18 Dec 07

Podcast of Interview

Here is another interview I did recently. The interview begins seven minutes into this broadcast. It can be downloaded to your PC as a podcast or listened to as is.

Pods and Blogs

Email comments to writeinside@hotmail.com or post them below

Copyright © 2006-2007 Shaun P. Attwood

4 comments:

joannie said...

Great interview...the comment I get continually from people I share about your blogging and story is, how did so much information get out? I know there is alot that was not written about, but even what was is incredible given the fact that anyone could read the blog. I think that fact is one of the most amazing aspects of this story. You were helped and protected over and over again, and I think when that happens, the information that is shared needed to be shared to society at large. Again my thanks personally to you and you family for doing just that.

Anonymous said...

Wow, what a good interview! I hope you don't forget about us little people when you get to be a famous author.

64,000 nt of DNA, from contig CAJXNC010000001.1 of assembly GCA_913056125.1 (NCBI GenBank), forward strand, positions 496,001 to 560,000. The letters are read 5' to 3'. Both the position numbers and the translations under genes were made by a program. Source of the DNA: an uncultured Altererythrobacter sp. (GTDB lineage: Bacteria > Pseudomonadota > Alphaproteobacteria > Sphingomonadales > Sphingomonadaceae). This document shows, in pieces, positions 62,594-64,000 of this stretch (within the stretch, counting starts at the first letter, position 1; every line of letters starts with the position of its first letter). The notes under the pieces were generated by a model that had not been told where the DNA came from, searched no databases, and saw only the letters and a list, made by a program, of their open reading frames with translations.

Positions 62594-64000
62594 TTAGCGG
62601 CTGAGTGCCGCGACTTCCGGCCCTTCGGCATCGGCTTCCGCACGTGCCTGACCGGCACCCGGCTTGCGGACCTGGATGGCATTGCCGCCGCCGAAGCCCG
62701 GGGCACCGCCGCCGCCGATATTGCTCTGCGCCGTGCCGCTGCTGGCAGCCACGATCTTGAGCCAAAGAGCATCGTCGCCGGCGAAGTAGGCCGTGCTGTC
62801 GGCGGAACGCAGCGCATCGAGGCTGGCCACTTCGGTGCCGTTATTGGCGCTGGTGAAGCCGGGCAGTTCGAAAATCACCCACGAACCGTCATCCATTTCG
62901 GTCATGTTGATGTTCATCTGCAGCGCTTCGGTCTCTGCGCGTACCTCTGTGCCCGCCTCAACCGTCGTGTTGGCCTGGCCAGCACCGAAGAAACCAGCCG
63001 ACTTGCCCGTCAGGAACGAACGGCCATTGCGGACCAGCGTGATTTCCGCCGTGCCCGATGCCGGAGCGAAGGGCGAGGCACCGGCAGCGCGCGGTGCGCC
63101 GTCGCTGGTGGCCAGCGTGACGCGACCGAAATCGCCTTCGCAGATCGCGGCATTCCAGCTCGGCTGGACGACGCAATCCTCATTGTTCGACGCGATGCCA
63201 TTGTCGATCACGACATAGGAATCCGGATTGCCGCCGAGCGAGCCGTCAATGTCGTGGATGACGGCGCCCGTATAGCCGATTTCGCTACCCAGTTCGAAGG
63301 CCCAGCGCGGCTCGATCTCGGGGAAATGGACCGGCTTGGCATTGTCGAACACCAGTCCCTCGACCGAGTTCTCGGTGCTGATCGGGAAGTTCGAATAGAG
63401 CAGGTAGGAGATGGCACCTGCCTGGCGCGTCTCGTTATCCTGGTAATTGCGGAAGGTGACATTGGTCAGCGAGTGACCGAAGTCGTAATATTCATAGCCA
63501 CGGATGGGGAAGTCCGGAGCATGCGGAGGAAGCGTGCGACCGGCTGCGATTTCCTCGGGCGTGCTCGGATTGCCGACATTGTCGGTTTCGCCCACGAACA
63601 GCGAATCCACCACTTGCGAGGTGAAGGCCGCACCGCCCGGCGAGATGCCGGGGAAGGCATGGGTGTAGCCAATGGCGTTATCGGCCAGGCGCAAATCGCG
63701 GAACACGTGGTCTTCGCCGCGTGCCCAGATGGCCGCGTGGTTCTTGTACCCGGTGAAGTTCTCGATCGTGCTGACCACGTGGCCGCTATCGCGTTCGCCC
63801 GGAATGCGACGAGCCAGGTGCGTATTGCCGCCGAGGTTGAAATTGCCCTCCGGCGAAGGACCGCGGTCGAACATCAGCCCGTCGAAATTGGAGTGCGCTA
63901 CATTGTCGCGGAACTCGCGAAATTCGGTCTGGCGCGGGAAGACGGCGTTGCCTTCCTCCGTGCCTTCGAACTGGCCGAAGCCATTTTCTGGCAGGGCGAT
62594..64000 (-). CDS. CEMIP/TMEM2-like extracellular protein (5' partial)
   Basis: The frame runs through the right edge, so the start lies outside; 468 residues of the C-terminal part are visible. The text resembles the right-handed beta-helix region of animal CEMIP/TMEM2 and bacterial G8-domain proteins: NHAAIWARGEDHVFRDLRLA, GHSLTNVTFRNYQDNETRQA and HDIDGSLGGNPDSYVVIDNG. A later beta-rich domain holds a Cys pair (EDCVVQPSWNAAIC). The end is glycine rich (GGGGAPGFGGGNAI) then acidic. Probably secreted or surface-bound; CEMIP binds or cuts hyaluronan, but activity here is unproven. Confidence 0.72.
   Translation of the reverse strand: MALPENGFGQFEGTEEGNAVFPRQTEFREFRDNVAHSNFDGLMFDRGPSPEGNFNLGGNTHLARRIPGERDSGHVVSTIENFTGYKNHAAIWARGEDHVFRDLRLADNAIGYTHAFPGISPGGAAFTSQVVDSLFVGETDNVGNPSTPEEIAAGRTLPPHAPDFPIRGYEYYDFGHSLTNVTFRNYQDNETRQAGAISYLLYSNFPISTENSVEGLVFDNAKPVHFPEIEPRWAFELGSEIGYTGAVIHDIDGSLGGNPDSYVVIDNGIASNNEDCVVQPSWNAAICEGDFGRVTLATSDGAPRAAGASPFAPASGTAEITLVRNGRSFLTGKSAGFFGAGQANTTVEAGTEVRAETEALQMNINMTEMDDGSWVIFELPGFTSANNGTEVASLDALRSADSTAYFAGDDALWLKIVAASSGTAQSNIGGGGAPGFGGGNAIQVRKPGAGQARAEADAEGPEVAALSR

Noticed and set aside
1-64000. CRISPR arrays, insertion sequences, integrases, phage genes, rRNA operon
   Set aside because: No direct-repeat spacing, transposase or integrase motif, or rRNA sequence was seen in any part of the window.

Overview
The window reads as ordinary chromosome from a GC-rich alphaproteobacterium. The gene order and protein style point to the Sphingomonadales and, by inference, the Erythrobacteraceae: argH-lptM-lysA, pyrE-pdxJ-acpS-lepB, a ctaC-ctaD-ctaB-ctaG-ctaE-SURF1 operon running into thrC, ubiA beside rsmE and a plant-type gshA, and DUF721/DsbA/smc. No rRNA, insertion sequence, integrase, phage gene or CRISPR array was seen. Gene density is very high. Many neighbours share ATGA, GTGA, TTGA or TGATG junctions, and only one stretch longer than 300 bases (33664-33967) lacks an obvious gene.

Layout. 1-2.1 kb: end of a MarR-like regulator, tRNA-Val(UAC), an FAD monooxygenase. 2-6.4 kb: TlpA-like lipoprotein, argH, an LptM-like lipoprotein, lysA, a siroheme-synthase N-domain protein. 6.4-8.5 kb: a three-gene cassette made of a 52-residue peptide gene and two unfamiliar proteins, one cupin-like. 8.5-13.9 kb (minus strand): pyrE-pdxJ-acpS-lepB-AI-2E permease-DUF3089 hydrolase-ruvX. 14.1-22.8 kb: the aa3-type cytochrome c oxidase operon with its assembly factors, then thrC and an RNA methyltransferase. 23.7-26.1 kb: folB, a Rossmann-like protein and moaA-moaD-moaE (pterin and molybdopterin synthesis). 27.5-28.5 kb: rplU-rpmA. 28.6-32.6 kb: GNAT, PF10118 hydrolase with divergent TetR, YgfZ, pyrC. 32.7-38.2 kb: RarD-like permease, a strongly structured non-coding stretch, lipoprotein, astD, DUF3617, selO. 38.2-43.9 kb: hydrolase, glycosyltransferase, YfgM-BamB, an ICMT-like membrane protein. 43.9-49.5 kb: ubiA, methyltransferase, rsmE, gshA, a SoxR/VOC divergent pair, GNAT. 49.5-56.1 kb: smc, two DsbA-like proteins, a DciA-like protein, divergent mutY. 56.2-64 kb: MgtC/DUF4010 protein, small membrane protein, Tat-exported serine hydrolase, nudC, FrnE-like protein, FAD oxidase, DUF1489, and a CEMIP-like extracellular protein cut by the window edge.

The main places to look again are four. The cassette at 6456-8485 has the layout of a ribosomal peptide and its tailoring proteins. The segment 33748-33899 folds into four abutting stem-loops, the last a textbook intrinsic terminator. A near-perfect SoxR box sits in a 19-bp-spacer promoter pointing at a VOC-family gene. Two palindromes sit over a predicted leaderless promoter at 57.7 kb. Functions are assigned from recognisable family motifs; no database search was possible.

M2

joannie said...

Sorry-I know I'm the biggest loudmouth in the blogging community here, and you have a fantastic one! What great people...and that's why I'm writing again. Yesterday the prison where my son is held had a full graduation ceremony for inmates who completed GED's and other courses offered. They had caps, gowns, speakers, a really funky synthesized version of Pomp and Circumstance-it was great.

But here's what I wanted to communicate to everyone who read this blog...the young man who scored the highest on his GED test, addressed his fellow graduates so eloquently and was honored to announce the tassel turn, apparently had no family or friends there. After the ceremony and goodies made by bakery graduate inmates (I think there was peanut butter in everything), I saw this young man out of the corner of my eye. He stood there in his gown after probably what was the biggest moment of his life now, surveyed the scene of families and inmates, wheeled around several times as though looking for someone, and went back to the cell block. I'll never forget the look on his face.

What I want to say to this great blogging family is, the one single best antidote to recidivism is caring people-one person who cares whether an inmate lives or dies. Visiting or writing to one person may make all the difference in the world and as Shaun has amply demonstrated, it really isn't that hard to care for an inmate. It took my own son being inside to see the need.

Anonymous said...

Joannie, Do you have an email address that I will able to contact you with?